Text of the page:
When the group decided to go clubbing again for the night, Ton and I headed home to Scout for a good nights sleep.
Our route today was on one of Ron’s favorite stretches of roads. US-95 from Fallon to Las Vegas passes thru some of the most stark terrain in the US. There is a town about every 100 miles and the rest of the time you are surrounded by desert and mountains. Generally the traffic is light so you can enjoy the views.
We have traveled this route quite a bit as in addition to being the way we prefer to go to Las Vegas to visit our son, it also is a way to access Death Valley National Park.
It also passes by Area 54 which is an Air Force test and bombing range, where if you believe the movies the US government keeps the aliens we have captured!
In addition to visiting our son on this trip, a bunch of our friends from Portland are flying in for the weekend to celebrate some birthdays and to enjoy Las Vegas. Alex picked us up at the RV park and we decided to head to the strip for dinner. While Ron was parking our rental car, Ton and Alex ran into Goi one of our friends so she joined us for dinner.
Later we went out for a late dinner and some drinks at a nice but expensive Tapas bar. The rest of the group headed off for some clubbing while Ton and I used our advanced age and ailments to skip the clubs and head to bed.
After getting up we both felt a little better so we decided to push on. We planned an easy day down to Fallon, and Ron optimistically commented that if we got to Fallon too early we could go on to the next town so we would have a shorter drive into Las Vegas the next day.
The weather was supposed to be rain with a chance of mixed rain and snow at the passes. They were mostly right, and the first 150 miles from Klamath to Alturas was just that. The next leg was about 80 miles from Alturas to Susanville California. As we climbed up to the pass the rain turned to mixed rain, and then turned to just snow. Before we new it we were on snow covered roads and in 4 wheel drive. After about 5 miles the lane we were driving in was suddenly clear of snow though the other lane had about 8 or 10 inches covering it. It turns out we were behind a snow plow. We lucked out and followed him for about 20 miles until he turned off. We covered the last 15 miles or so to Susanville in 4wd. While it was slow we made the trip without any real drama, though we did see one accident. Once we descended to Susanville we were back in the rain for the rest of the trip.
Because of the snow Ron’s optimistic hope of going past Fallon was dashed, and his back was pretty stiff from driving so we decided to spend one more night in a hotel.
There is not much to write about these two days. We did our best imitation of long distance truckers covering about 970 miles in two days. We did our normal route from Vegas to Reno and saw a few of the vehicles heading towards Burning Man in northern Nevada.
The next day we covered the ground home mostly on the east side of the Sierra Nevada/Cascade mountains. The smoke from the multiple wildfires was very dense in places and reminded of our drive last year going to Alaska. At one point we passed within about a mile of a 38,000 acre wildfire in Northern California and could actually see some flames on the hillside as well as a couple of fire trucks attacking the fire.
This is the end of the trip that we dubbed “Urban Camping”. This time we used scout primarily as a substitute for a hotel room (except in Las Vegas). While we did not see our normal sites we did get to visit with our Son’s and some best friends, and we thoroughly enjoyed ourselves.
When we were doing the planning to see both of our sons we new that it would be hot in Las Vegas but our experience was that it cooled down at night to a point where it was comfortable. The night before we left Dylan looked up the weather for Las Vegas and said it was quite hot, the high was supposed to be 106 degrees.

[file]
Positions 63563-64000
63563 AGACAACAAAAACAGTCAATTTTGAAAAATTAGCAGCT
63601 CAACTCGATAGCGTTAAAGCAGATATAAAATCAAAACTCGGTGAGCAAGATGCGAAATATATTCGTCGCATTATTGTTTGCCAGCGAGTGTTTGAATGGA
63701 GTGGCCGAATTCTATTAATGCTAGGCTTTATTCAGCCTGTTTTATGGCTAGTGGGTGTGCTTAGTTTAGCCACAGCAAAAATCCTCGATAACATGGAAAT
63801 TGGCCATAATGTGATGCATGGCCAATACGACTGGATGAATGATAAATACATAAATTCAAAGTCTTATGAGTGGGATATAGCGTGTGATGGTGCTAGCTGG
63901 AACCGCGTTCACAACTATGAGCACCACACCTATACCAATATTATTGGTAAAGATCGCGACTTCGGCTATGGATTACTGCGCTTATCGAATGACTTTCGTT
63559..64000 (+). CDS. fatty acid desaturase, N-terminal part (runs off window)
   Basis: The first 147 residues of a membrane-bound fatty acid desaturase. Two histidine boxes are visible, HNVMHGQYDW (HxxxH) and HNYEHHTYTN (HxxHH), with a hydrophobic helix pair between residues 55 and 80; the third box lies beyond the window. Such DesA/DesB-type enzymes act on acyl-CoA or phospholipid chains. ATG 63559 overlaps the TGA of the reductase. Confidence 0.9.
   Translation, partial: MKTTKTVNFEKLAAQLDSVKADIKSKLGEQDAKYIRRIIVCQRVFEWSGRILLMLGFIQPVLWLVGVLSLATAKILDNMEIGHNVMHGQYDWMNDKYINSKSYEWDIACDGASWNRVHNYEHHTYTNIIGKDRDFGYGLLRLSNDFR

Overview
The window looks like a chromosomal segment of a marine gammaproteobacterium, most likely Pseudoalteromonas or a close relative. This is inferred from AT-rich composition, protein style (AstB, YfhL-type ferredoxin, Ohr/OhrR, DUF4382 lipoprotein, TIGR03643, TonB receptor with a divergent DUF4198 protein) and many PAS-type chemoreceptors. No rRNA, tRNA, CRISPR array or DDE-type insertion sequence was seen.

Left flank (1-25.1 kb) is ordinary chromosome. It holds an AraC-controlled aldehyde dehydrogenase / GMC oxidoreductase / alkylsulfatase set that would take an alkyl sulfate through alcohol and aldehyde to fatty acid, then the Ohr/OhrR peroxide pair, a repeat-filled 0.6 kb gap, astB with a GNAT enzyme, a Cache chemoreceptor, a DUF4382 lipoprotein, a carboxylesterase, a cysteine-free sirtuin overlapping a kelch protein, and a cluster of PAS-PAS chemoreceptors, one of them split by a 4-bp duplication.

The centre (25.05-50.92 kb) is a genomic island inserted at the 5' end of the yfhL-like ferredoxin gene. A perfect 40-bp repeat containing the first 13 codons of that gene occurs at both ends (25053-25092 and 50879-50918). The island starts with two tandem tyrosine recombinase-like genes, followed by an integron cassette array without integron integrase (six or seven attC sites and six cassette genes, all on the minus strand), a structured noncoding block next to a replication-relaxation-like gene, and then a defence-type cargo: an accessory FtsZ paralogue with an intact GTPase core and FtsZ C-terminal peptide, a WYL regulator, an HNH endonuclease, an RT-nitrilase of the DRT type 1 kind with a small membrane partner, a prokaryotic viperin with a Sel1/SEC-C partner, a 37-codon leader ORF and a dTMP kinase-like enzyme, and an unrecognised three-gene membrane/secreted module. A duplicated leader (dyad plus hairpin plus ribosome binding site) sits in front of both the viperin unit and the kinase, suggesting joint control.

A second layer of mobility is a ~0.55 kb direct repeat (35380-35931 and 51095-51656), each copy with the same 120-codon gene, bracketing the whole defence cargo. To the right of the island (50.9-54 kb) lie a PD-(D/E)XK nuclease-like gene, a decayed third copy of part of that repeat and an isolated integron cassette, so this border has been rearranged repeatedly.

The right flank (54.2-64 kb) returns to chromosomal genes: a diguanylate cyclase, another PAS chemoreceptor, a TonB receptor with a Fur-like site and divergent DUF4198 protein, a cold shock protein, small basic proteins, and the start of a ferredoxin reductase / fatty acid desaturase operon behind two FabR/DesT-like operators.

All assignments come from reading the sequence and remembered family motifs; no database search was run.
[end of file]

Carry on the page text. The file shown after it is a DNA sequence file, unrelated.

Driving over we stopped at a rest area about 50 miles outside of Las Vegas. The thermometer on the dash said 111 degrees, and as we stepped out of the truck we were hit with a wind of about 20 miles per hour that felt like a blast furnace. As we pulled out of the rest area Ron asked Ton what she thought a room would cost in Vegas. Without hesitating Ton began the research. It turns out rooms were cheap, The Rio was offering a rate of $30 plus a $34 dollar resort fee. We both decided that was cheap enough to not bother stress testing the A/C unit on Scout as the overnight low was supposed to be 92 degrees. The deal got even better when we checked in as Ron asked if they had a military discount and that got us down to $15 plus the resort fees.
Alex had to work late as this is the first full week of school in Las Vegas so we decided to eat in the room. Ton whipped up some food in Scout and we carried it up to the room for dinner. We spent the evening talking about teaching and particularly teaching in Las Vegas which is infamous for having a low priority for schools. Alex earns every penny of his salary.
Today we did what most Americans do which is watch the Super Bowl. The RV park at Nellis was having a Super Bowl watch party and we signed up to join it . Our son Alex joined us for the party driving back 4 hours from a long planned trip to Phoenix to see us.
The game was unusually good though none of us really cared who won. We all decided to pull for the Eagles as they were the underdogs, and the underdogs won in an exciting way.
A slow day for us. We spent the morning taking care of laundry and using the internet at the office to publish the blog and do some research on next stops for us.
We decided to go to a Chinese Lantern Show that was advertised in the local paper. It looked like it would be interesting and a nice way to spend an evening. It totally blew us away. It was 5 or 6 acres of really complex lanterns, though they did cheat and use led lights instead of candles. Ton killed the battery on her camera taking pictures. We had a hard time selecting a couple of pictures for the blog. It also included a show of Chinese jugglers, acrobats, and a mask dance that was really extraordinary. The young women went thru a series of masks in just a couple of seconds. We have not been able to figure out how she did it, but it was really cool.
We moved into the city for the weekend. Today was about a little shopping, giving Scout a bath to knock some of the mud off of her, and going somewhere we could use WiFi to catch up and post the blog. We finished everything except the internet stuff as it turns out we are in the only part of the park that does not have WiFi.